August Schrader, “the divine healer,” set up shop in Springfield for 10 days in 1896. Thousands of people, complaining of maladies ranging from arthritis to kidney disease to blindness, sought treatment. Crowds blocked downtown streets, and trains brought people to town from as far away as Peoria so Schrader could lay his hands on them.
Schrader, in short, was a spectacle. And to the business people – notably, railroads and saloonkeepers – who sponsored his appearances around central Illinois, that was pretty much the point.
In fact, Schrader had a track record as a con man. But he apparently was persuasive and charismatic (despite some puzzling personal habits), and he may even have believed in his own divinity. But, most importantly, he drew crowds.
Dressed in a long robe with a sash that said “Divine Healer” across his breast, Schrader laid hands on the ill and invalid in assembly-line fashion. “People were scrambling and walking over one another even to get up stairs,” the Illinois State Journal reported on Feb. 23, Schrader’s first full day in town.
The scene presented was a queer one. Children, men and women were standing around on crutches. Others had bandaged heads, some had sore eyes, and many others had ailments that were not visible.
The “divine healer” worked hard for six hours during the day and treated in that time several hundred people.
At times, the crowd blocked the 100 block of North Fifth Street, where Schrader first set up headquarters, and police were called to clear the street. When he moved to a building at Seventh and Adams streets, Adams likewise became “of little use for traffic,” the Journal said.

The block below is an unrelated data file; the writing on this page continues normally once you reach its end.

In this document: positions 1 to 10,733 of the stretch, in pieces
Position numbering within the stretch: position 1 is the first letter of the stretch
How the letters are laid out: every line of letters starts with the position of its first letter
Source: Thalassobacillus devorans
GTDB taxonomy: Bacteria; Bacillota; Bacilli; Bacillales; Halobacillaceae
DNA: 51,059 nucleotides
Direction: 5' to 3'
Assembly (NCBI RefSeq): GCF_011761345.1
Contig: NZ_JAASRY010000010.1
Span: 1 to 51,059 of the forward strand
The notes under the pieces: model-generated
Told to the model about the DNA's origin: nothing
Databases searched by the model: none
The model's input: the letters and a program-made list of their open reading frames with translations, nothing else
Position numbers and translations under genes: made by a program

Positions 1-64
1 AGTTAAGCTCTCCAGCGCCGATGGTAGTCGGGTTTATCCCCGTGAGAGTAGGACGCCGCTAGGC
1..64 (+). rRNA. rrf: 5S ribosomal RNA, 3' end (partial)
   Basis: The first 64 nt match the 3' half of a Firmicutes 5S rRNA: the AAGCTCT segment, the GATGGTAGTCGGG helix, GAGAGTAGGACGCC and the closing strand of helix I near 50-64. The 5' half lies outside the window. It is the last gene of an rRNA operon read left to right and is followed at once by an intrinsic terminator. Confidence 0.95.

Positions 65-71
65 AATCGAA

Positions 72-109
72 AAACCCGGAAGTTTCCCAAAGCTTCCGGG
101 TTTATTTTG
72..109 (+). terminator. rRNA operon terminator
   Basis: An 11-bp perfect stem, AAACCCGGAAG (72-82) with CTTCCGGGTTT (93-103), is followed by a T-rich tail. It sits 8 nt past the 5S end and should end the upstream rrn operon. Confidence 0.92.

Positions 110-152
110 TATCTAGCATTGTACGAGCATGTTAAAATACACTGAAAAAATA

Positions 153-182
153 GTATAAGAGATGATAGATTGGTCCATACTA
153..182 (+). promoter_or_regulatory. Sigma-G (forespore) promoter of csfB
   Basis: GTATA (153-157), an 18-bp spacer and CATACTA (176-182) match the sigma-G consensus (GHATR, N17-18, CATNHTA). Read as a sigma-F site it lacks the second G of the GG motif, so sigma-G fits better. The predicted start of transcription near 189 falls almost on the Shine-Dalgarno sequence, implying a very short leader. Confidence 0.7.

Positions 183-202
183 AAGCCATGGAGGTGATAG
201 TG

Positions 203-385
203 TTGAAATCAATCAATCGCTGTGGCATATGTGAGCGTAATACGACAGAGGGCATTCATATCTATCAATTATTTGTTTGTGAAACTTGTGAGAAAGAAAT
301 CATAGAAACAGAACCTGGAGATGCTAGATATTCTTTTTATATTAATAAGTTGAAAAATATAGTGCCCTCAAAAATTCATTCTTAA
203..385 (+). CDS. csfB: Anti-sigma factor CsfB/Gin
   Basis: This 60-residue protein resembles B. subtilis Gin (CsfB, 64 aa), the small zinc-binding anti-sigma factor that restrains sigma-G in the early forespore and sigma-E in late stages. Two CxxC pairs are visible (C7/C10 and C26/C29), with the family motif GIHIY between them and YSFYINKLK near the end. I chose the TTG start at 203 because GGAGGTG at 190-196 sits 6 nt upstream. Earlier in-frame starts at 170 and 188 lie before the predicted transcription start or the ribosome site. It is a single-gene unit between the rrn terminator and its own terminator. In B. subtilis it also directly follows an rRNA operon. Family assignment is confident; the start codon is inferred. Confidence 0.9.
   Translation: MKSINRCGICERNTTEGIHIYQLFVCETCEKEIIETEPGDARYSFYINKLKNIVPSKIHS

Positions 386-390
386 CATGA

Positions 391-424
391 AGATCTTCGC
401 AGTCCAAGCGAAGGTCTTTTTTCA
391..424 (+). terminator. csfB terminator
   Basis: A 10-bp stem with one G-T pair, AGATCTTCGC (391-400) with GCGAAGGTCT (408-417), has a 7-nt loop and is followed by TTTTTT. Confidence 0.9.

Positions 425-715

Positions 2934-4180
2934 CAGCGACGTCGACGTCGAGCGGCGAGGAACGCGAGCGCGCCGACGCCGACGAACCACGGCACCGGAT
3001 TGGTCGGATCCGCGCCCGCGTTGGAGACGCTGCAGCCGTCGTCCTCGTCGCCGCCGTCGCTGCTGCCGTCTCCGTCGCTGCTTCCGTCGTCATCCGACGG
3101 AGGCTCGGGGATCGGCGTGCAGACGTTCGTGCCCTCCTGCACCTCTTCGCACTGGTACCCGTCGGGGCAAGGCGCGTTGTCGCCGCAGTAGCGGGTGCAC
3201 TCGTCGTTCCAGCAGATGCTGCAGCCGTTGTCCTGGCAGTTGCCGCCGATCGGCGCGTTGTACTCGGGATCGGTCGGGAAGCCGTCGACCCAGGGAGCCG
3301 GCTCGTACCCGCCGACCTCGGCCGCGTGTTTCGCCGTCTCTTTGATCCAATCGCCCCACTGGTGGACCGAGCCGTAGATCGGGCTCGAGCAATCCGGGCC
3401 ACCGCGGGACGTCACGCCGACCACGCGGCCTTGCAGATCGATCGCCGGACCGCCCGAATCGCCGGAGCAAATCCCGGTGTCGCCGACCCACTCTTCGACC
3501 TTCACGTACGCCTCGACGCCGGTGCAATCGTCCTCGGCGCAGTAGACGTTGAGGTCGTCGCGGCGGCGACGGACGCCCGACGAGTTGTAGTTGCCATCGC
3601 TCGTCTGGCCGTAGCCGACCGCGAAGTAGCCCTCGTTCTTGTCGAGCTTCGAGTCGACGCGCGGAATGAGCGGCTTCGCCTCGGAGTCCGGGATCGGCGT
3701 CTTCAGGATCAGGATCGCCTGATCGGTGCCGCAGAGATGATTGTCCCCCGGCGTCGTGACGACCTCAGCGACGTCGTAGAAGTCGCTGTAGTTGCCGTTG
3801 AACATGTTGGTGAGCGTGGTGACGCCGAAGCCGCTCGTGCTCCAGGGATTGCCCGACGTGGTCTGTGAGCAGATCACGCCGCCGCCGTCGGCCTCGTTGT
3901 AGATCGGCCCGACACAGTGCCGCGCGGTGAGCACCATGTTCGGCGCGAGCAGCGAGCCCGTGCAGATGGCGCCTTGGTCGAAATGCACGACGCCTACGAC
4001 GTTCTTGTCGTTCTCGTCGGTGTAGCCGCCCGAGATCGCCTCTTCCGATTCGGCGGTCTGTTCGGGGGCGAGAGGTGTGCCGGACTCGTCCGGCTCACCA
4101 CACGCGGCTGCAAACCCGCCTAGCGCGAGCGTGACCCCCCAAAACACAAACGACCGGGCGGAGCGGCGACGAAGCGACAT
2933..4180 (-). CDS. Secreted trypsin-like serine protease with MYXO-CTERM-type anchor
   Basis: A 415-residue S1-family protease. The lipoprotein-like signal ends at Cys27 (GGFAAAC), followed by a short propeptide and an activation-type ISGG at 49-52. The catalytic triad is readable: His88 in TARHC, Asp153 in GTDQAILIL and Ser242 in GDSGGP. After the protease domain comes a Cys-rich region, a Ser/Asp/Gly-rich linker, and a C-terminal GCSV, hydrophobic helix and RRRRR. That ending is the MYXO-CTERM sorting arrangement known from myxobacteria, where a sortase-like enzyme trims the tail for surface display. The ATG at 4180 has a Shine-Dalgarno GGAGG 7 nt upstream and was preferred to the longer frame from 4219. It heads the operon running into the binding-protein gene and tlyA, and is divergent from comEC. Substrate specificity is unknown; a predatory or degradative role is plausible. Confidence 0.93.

“Pleasure riders make it a point to have the headquarters on their route through the city, and … the street is full of vehicles all day long,” the Journal said. The crowds included skeptics as well as believers, and watching the arguments apparently was part of the attraction. But the debates were civil; the newspapers reported only one arrest, for drunkenness, in connection with Schrader’s visit.
Schrader took no money in return for his treatments, although he did accept presents. Springfield restaurateur George Gutzwiller, who acted as Schrader’s manager for about six weeks in 1896, told the Journal later:
I will state that all the time I was with (Schrader), he never, either directly or indirectly, received a cent of money from any source. He would accept clothes as a present, but would not take the money to purchase them with. He had implicit faith that the Lord would provide.
Gutzwiller (1844-1907) invited Schrader to town after seeing him practice “divine healing” in Lincoln. After Springfield, Gutzwiller and his family traveled with Schrader to Alton, Roodhouse, Peoria and the Cincinnati area. (Gutzwiller’s wife, Ida, was considerably more skeptical of Schrader than her husband. “I think he’s crazy,” she said of her husband. “He is a great believer in Schrader, but I won’t say what I think.”)
At Alton, the Rev. R.J. Kellogg of Flora confronted Schrader, calling him “a fraud and a swindler.” Kellogg said he had met Schrader before in Flora, where Schrader had claimed to be a Methodist preacher from Wisconsin whose church had burned down.
“On being identified,” the Journal reported, “Schrader dropped the Christian-like calm he has affected for a worldly wrath and frantically denounced the … minister as a ‘dirty devil,’ ‘a liar and a cur,’ and attempted to assault him with a cane.”
The incident didn’t faze Schrader’s Alton fans, the Journal reported.